Windows 11 bug could reduce Ryzen CPU performance by up to 15%, says AMD

AMD

Most people shouldn’t rush to install new versions of the operating system from day one, and Windows 11 is no exception to that rule. AMD has posted information on a couple of bugs that can reduce the performance of Ryzen processors running Windows 11 by up to 15 percent, although the amount of slowdown you see will vary depending on what you’re doing and what CPU you’re using. AMD expects both bugs to be fixed by the end of this month.

The first issue that AMD has identified increases the latency of the L3 cache by up to three times, affecting applications that rely on fast memory performance. AMD says that most affected applications will slow down by 3-5 percent, but some “commonly used esports games” could experience drops of 10-15 percent. AMD says that a Windows update will fix this problem later this month, so as long as you check for and install Windows updates regularly, you won’t have to do anything special to resolve the problem.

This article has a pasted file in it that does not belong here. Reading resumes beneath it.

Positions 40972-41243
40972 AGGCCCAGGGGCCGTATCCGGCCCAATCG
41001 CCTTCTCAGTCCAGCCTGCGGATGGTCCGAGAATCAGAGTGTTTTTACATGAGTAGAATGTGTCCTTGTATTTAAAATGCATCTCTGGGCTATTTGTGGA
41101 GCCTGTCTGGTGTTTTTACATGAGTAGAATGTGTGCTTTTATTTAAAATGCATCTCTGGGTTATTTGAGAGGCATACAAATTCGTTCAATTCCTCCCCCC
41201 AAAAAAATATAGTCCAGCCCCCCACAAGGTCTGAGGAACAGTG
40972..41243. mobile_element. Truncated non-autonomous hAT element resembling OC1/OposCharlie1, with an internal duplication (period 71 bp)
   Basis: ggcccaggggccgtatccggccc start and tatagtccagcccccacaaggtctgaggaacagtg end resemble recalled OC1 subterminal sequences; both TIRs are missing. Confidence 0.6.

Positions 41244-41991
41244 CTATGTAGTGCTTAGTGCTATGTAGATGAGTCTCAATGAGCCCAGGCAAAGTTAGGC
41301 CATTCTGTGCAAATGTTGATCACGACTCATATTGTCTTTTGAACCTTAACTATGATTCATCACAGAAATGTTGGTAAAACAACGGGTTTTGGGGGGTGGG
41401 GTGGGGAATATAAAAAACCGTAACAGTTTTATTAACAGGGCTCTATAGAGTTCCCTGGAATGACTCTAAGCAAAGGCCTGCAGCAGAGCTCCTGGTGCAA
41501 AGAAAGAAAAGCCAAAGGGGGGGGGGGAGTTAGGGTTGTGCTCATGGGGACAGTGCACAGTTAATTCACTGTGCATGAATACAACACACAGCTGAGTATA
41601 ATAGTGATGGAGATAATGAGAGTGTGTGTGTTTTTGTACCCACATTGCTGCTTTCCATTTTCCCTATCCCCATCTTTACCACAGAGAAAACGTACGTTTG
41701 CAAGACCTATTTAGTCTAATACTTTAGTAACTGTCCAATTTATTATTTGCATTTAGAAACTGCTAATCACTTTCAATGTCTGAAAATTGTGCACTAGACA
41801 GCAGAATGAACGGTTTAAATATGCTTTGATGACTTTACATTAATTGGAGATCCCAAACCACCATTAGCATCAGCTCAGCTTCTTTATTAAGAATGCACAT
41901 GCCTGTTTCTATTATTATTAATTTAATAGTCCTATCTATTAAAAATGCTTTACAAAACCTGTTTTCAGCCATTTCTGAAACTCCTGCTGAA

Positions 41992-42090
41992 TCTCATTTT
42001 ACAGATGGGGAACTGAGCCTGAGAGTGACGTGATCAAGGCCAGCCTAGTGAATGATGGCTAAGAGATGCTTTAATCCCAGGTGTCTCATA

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The second bug is related to an AMD processor function that tries to use the fastest individual CPU cores when running light-threaded tasks instead of treating all cores equally. AMD doesn’t put a number on this, but says the problem “may be more detectable” on processors with eight or more cores and a TDP of 65W or more. This would include most Ryzen 7 and Ryzen 9 2000, 3000, 4000 and 5000 series desktop CPUs and APUs. AMD says a “software update”, not a Windows update, will be released to fix the issue at end of October so you may need to install new AMD chipset drivers or some other software to fix it.

The AMD Ryzen issues are independent of the performance slowdown caused by some of the Windows virtualization-based security features. In particular, testing by outlets such as Tom’s Hardware has shown that the Memory Integrity security feature can reduce performance by a few percentage points in some games and general computing tasks, although results vary widely depending on the software you are using and the processor you have. The feature is included in both Windows 10 and Windows 11, but is disabled by default in both operating systems for all but the most recent laptops and desktops sold by major PC manufacturers.

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